When I say, “His path for me” I’m simply referring to the reality that at the end of my life I am accountable to him over the expectation of another person or a culture.

      “When I stand before God at the end of my life, I will not be measured by what others expected of me, I will be measured only by what He asked if me.”

      This is the beauty and mystery of our experiential relationship with God. He is with each of us and yet all of us together — he relates to both the individual and the gathered body of Christ. He says of the foolish virgins in Matthew 25, Assuredly, I say to you, I do not know you… If he is inviting us to know him in such an intimate way, then we must take personal responsibility for what he says to each of us specifically — as we also weigh our direction and decisions with biblical truth and the input of others we trust.

      That being said, I am glad that you bring up this point. I explicitly agree. My [our] need for a different way forward in terms of gathered model to fit our or our groups personal call is not an excuse for me [or even my group] to be isolated and cut off from relationship and connectedness to other Christ following individuals. Jesus calls us to relate together, to one another. It’s honestly why I feel like this conversation is so important.

      Even surrounded by a community of people, someone who doesn’t necessarily fit the mold can feel isolated and alone. For that individual, though surrounded by people, they may still not be a part of living “together”. Since writing on this topic, I’ve had some really neat conversations with some who have felt this way. I think the conversation alone helps people not feel the pressure to be like everyone else, allowing them to take a step back and assess where the Lord would have them plant and grow.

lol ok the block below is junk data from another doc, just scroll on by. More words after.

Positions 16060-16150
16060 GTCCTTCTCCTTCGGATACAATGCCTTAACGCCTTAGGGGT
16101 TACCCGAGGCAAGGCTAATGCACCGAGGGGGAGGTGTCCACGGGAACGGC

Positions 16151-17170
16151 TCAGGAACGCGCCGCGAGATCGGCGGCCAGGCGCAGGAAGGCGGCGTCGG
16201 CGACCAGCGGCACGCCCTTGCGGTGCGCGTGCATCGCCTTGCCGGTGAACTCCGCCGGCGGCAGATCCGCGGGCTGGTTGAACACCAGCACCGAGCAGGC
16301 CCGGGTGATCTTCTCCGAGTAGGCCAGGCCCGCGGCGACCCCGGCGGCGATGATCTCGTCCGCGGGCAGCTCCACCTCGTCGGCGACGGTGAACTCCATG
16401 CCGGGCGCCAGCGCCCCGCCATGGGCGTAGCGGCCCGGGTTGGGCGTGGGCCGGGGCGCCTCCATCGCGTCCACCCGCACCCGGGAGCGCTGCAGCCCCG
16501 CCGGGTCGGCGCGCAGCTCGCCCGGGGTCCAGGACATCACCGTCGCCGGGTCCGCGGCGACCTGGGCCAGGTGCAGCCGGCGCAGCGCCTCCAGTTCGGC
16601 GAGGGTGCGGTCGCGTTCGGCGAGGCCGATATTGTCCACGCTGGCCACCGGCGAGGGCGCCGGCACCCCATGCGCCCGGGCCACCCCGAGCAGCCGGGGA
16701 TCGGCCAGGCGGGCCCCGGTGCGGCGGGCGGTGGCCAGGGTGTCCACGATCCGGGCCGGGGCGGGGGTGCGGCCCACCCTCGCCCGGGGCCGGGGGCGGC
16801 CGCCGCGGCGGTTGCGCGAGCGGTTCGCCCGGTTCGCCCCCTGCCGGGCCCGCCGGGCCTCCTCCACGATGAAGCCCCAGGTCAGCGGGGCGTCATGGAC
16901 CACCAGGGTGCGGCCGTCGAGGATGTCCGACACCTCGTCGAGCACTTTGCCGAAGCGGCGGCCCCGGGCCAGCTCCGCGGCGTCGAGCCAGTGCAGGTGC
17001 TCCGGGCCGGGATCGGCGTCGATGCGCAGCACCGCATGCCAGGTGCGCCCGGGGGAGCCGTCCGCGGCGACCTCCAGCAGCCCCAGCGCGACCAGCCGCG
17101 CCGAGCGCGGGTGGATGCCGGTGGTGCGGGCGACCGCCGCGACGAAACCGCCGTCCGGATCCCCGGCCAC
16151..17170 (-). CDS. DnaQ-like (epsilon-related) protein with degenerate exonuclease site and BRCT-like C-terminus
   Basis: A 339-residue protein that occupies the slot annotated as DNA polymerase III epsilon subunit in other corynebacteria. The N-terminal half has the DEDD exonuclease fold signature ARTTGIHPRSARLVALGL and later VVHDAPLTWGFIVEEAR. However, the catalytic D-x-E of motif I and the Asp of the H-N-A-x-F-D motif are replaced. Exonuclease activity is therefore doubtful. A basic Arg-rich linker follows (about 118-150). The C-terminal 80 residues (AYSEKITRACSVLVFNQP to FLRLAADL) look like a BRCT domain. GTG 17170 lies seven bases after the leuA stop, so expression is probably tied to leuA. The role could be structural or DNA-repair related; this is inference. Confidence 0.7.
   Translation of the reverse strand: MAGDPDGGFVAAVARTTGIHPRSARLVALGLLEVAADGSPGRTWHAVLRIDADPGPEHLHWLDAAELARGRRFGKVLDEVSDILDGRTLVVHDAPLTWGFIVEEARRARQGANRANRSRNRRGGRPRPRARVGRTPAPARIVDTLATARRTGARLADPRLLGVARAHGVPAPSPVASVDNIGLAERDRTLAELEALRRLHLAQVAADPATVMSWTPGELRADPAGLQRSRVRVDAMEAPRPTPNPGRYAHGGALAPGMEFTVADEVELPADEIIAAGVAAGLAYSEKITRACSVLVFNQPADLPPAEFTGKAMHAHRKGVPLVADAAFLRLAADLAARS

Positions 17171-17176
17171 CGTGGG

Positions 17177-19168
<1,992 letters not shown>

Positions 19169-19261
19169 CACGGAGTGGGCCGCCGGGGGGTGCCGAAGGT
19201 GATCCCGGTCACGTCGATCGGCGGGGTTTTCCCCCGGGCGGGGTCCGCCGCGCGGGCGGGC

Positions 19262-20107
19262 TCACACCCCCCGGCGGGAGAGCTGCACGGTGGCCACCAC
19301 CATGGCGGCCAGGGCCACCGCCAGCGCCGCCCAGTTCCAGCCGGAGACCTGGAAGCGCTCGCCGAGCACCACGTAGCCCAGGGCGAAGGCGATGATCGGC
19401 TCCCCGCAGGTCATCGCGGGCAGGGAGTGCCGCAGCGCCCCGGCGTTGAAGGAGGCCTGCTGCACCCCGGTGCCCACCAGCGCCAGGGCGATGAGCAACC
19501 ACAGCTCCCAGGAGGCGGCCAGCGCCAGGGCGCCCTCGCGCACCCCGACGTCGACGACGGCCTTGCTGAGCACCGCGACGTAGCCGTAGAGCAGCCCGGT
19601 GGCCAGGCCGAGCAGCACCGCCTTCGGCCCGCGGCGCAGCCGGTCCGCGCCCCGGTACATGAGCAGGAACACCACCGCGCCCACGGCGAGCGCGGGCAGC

Just a few more thoughts. Thanks so much Eugene!

  2. I do respect you Phil and appreciate your contribution to the community. I don’t think your thoughts are coming from a bad place, just wanted to offer my thoughts and respectful disagreement.

    There’s something distasteful to me about your comparison of pastors to CEO’s and your rejection of the constraints of institutional church. Comparing a pastor to a CEO is like comparing a wife to a whore – they may perform similar activities but with vastly different meaning and purpose. (not saying CEO’s are all bad or immoral, just saying their role and purpose is absolutely different than that of a pastor.)

    The thought that the institution of church is helpful for some but not important to others who are just inherently “different” and don’t need those constraints is also problematic. What is the difference between two committed people living together for a lifetime without the old, worn constraints of “marriage” and a married couple? In appearance, maybe very little, but at another level, in my opinion, just about everything is different. Rejecting the distasteful, mundane institution may make one feel “free” from those constraints, but it robs one of the joy of learning to be submitted to a bigger picture outside of and not created by the self. When I am frustrated or feel like I don’t belong in the constraints of marriage or church life, it’s an invitation for me to be challenged by God in the pride inside of me, my tendency to want my own way.

    Just as I think it’s disingenuous for a Christian to say they personally don’t feel called to Prayer, I find it also disingenuous for a Christian to say aren’t personally called to church.

    1. Andrew thank you for your thoughts and perspective. I really appreciate your honest feedback.

      As far as comparing the CEO role to a lead pastor, I’m merely comparing roles of the visionary of one organization and another, speaking to the ways they both lead by casting vision to their group [I have close friends in each profession and I have deep love and respect for them, the work they do, and the organizations they lead].